AT&T: DirecTV deal good for rural customers, has nothing to do with Comcast-TWC

A combined AT&T-DirecTV will be good for rural customers, effectively helping bridge the digital divide, but it has no connection with Comcast's proposed purchase of Time Warner Cable, AT&T argues in a new filing with the FCC.

The digital divide will be narrowed by AT&T's plans to use fixed wireless broadband to serve 13 million homes with speeds between 15 and 20 Mbps, creating "the nation's best opportunity to begin bridging the growing digital divide between urban areas, which enjoy a rich variety of high-speed broadband options and rural communities, with few, if any choices," AT&T said, according to a Channel Partners report.

At the same time, AT&T said, Comcast's pending acquisition of Time Warner Cable has no connection with the DirecTV acquisition because "unlike the Comcast/Time Warner Cable transaction, this merger does not add existing broadband assets to AT&T's broadband network and this does not increase AT&T market presence in broadband," according to a report in The Hill.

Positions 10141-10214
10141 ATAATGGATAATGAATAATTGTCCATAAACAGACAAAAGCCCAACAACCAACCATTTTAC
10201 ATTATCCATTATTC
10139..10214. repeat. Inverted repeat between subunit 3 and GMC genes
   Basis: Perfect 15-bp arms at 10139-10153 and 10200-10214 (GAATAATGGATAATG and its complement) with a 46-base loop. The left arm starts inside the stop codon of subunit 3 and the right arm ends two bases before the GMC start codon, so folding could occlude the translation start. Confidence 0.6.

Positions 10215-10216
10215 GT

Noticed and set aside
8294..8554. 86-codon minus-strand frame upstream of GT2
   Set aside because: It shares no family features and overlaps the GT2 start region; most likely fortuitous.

While on the whole that's true, AT&T will benefit from DirecTV's Sunday Ticket relationship with the NFL.

The two mergers do have some common ground: Netflix, which has grumbled about both transactions and their impact on broadband pipes needed to deliver the OTT video service.

AT&T, in particular, has been a target of Netflix, which claims that broadband congestion on AT&T networks adversely affected the Netflix business.

"Those claims are not only irrelevant to this transaction, they are inaccurate," AT&T said in comments carried in a Broadcasting & Cable story. "AT&T did not, as Netflix asserts, allow Netflix traffic to become congested."

If there was congestion, the carrier said, it was because of "Netflix's own business decision" to route its traffic to AT&T's network.

"To resolve this issue, AT&T and Netflix entered into a commercially reasonable long-term contract under terms favorable to Netflix," the comments continued.

Comcast, similarly, has argued that Netflix was responsible for any congestion.

Cogent Communications also opposed the merger and asked the FCC to impose conditions to prevent AT&T from discriminating against OTT content.

For its part, AT&T asked the FCC to expedite the acquisition sans conditions.

"Opponents' efforts to show countervailing harm to customers are unpersuasive and, in many cases, transparent attempts to advance parochial agendas. On this record, including AT&T's voluntary commitments, the Commission should approve the transaction quickly," the filing said.

For more:
- Broadcasting & Cable has this story
- The Hill has this story
- and Channel Partners has this story

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